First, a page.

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The story of the disappearance of dinosaurs is a famous one. Less familiar is the tale of the dinosaurs that were left behind.
What is it about birds that allowed them to survive when all other dinosaurs died out? Watch our animation.
By the start of the Jurassic Period, 201 million years ago, dinosaurs had become the global superstars of the animal kingdom.
There were lots of them - and lots of different species - and they held the top carnivore and top herbivore spots in food chains.
Birds evolved from a group of meat-eating dinosaurs called theropods. That's the same group that Tyrannosaurus rex belonged to, although birds evolved from small theropods, not huge ones like T. rex.
The oldest bird fossils are about 150 million years old. These ancient birds looked quite a lot like small, feathered dinosaurs and they had much in common. Their mouths still contained sharp teeth. But over time, birds lost their teeth and evolved beaks. Can you imagine coming face-to-face with a toothy pigeon?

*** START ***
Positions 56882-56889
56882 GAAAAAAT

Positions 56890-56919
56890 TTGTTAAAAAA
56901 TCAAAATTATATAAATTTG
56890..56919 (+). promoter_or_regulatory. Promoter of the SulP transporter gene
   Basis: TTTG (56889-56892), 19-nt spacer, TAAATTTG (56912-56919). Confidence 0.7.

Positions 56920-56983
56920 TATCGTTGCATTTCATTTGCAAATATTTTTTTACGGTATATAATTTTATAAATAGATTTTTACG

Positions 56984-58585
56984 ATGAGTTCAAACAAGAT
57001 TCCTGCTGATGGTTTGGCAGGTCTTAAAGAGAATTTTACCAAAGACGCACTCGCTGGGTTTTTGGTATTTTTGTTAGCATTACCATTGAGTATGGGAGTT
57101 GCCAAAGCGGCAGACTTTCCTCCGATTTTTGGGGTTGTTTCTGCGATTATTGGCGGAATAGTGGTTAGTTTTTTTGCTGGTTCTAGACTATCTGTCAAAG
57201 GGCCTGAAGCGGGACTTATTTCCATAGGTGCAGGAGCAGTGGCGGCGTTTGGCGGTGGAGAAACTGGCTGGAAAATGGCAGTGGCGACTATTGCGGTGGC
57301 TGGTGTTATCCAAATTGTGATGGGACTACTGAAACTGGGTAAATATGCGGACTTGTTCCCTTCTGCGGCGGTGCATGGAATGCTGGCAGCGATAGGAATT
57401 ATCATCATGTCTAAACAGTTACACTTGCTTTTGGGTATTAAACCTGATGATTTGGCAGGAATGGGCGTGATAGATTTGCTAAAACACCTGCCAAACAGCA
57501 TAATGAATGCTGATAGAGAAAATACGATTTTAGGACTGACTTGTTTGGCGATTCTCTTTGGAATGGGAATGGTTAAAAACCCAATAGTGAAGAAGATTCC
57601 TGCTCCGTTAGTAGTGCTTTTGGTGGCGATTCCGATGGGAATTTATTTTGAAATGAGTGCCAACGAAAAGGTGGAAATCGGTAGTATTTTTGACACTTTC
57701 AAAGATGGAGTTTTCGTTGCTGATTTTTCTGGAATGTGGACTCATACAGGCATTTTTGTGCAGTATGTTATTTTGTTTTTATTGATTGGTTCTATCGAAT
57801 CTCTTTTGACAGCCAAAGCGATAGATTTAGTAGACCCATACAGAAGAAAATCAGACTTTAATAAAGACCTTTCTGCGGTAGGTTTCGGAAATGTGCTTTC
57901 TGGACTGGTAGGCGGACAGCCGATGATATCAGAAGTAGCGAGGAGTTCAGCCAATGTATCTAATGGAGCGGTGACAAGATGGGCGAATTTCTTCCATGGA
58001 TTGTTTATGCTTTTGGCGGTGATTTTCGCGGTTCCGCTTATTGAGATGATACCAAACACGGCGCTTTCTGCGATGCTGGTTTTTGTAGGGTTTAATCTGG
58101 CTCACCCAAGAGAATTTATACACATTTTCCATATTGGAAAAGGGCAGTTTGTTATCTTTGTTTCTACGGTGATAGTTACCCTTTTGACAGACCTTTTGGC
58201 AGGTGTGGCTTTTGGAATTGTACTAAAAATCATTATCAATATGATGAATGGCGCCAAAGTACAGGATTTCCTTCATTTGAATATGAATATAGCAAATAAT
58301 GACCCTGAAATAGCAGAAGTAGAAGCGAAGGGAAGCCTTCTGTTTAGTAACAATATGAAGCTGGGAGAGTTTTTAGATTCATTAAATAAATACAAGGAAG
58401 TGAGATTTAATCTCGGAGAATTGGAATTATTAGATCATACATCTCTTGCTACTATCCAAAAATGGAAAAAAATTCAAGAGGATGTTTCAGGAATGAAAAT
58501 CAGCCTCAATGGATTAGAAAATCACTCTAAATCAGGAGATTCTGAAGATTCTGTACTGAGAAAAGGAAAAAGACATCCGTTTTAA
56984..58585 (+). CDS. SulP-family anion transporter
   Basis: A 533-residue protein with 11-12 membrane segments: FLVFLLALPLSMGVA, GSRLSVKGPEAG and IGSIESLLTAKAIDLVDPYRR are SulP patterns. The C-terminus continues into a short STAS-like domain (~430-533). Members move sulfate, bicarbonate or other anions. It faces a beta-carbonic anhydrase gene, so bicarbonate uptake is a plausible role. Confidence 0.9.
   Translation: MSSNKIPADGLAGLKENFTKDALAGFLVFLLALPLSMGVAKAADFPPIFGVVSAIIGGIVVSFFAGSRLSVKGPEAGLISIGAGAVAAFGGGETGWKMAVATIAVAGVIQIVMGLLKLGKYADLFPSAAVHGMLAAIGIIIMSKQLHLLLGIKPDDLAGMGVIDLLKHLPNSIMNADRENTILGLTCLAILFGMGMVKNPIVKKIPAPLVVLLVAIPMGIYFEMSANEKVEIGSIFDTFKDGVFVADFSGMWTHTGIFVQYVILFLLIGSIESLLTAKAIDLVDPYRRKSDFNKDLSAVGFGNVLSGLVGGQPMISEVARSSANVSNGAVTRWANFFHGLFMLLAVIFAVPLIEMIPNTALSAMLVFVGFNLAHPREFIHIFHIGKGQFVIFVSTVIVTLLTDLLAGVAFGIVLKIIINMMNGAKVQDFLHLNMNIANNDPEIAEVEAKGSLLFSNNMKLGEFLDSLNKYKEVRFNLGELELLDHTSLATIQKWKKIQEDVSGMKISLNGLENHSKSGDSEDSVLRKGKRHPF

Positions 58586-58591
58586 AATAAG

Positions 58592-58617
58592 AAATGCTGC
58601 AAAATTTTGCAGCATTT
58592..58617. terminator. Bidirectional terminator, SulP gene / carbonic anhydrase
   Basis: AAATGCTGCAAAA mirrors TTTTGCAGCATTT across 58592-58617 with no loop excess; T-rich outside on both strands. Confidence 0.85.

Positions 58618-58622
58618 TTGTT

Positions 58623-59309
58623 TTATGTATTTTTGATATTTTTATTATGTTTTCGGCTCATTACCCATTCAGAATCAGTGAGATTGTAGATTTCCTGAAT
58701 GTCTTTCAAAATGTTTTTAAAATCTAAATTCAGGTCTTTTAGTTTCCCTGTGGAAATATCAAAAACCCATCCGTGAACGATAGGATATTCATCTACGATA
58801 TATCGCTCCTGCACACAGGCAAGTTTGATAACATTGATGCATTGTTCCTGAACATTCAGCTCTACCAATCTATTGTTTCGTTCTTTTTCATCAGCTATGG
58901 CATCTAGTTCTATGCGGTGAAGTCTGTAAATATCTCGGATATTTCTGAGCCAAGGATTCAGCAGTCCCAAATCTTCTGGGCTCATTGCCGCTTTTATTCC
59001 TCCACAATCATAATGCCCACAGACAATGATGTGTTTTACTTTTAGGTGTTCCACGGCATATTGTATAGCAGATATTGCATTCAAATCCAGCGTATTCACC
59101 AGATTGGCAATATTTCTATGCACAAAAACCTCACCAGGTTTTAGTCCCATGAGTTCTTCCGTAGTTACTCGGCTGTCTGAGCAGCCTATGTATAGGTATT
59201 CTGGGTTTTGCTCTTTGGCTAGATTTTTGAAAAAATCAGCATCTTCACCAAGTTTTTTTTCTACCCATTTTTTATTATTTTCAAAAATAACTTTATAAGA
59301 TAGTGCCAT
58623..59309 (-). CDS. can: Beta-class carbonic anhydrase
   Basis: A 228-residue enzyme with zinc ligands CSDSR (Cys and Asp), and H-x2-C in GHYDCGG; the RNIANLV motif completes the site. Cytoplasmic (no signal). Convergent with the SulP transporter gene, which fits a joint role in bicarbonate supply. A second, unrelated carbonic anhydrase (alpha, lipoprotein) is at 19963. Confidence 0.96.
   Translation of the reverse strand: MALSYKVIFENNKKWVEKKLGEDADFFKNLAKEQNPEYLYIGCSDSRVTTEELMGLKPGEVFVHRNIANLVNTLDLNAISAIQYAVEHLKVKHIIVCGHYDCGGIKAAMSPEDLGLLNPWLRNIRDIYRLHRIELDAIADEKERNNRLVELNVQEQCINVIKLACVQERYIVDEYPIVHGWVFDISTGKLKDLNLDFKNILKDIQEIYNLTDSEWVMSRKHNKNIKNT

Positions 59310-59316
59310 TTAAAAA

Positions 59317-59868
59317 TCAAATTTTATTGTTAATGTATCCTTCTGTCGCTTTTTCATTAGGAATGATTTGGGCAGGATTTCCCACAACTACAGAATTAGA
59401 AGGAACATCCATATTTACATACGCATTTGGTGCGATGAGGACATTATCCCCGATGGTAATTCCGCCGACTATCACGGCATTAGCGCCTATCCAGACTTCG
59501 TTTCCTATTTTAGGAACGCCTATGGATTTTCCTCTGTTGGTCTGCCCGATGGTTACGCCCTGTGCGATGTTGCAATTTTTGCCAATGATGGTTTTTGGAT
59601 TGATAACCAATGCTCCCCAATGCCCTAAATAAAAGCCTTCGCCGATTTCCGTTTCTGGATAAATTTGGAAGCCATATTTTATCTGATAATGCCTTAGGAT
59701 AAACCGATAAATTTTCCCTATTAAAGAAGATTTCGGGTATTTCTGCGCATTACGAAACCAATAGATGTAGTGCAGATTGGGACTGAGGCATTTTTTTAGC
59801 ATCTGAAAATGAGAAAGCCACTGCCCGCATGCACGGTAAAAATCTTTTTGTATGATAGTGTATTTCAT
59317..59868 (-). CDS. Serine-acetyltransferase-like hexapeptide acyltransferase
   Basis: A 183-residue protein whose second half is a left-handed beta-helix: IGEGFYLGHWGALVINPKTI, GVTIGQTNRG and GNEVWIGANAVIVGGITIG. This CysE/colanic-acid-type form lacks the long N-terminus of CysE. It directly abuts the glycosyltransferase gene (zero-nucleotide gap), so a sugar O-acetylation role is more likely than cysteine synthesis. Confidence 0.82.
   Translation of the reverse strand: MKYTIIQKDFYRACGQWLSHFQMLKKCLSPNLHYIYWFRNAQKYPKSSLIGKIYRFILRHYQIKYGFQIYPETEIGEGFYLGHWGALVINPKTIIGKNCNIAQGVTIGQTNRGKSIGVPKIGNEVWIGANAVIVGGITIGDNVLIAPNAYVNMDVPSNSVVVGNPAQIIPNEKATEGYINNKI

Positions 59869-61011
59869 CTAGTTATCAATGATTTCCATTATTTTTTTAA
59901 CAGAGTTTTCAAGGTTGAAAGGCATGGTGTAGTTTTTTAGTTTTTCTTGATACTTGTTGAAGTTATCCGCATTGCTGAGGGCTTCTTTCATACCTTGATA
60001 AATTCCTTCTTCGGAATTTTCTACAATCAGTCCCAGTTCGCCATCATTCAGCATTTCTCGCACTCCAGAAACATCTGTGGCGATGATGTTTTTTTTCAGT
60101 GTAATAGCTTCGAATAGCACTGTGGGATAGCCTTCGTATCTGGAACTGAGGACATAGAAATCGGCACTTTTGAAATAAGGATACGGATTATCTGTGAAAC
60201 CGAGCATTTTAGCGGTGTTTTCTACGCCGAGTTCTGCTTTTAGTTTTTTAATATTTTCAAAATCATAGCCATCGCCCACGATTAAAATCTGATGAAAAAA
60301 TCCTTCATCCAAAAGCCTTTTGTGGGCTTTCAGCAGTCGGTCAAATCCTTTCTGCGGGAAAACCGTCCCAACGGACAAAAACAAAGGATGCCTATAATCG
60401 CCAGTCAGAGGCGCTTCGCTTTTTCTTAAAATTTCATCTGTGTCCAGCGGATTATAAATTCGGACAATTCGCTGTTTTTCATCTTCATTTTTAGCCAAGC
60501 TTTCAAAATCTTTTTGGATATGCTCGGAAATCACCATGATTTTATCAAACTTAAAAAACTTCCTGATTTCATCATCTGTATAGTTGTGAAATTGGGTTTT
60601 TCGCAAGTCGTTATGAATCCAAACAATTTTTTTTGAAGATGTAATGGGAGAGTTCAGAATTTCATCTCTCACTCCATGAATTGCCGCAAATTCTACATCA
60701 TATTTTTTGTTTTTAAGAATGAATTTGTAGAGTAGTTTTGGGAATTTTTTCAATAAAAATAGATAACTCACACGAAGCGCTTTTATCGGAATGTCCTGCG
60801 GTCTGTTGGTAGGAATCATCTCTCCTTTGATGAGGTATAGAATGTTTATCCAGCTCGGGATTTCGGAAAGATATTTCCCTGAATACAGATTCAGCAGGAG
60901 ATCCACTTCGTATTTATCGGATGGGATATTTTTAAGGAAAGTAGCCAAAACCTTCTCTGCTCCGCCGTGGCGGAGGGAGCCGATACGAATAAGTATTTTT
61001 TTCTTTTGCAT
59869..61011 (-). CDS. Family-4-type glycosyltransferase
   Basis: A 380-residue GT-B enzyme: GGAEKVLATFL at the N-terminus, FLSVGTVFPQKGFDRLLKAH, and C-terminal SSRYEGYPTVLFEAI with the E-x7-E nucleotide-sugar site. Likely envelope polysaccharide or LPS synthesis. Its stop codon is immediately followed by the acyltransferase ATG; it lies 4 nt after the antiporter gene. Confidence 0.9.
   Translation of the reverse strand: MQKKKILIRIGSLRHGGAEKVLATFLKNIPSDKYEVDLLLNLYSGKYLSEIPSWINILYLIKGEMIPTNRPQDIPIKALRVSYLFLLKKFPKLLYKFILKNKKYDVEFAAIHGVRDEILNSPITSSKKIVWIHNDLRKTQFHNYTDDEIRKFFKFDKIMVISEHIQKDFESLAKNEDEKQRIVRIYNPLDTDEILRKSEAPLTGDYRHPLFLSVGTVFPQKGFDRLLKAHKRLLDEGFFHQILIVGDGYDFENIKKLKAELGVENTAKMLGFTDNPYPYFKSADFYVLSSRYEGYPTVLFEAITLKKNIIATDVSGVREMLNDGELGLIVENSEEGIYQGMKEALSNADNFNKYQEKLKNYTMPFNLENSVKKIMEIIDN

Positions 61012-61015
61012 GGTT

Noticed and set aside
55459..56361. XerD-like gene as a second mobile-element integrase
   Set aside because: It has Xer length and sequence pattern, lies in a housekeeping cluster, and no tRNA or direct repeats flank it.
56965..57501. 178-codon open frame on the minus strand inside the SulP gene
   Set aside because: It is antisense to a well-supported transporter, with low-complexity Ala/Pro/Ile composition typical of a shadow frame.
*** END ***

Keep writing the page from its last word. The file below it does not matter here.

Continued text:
After more than 140 million years in charge, the reign of the dinosaurs came to an abrupt end when a huge asteroid strike and massive volcanic eruptions caused disastrous changes to the environment. Most dinosaurs went extinct. Only birds remained.
Over the next 66 million years, birds evolved in many ways, which enabled them to survive in lots of different habitats. Today there are at least 11,000 bird species.
But with such a close relationship to the extinct dinosaurs, why did birds survive?
The answer probably lies in a combination of things: their small size, the fact they can eat a lot of different foods and their ability to fly.
Watch the animation to find out more.
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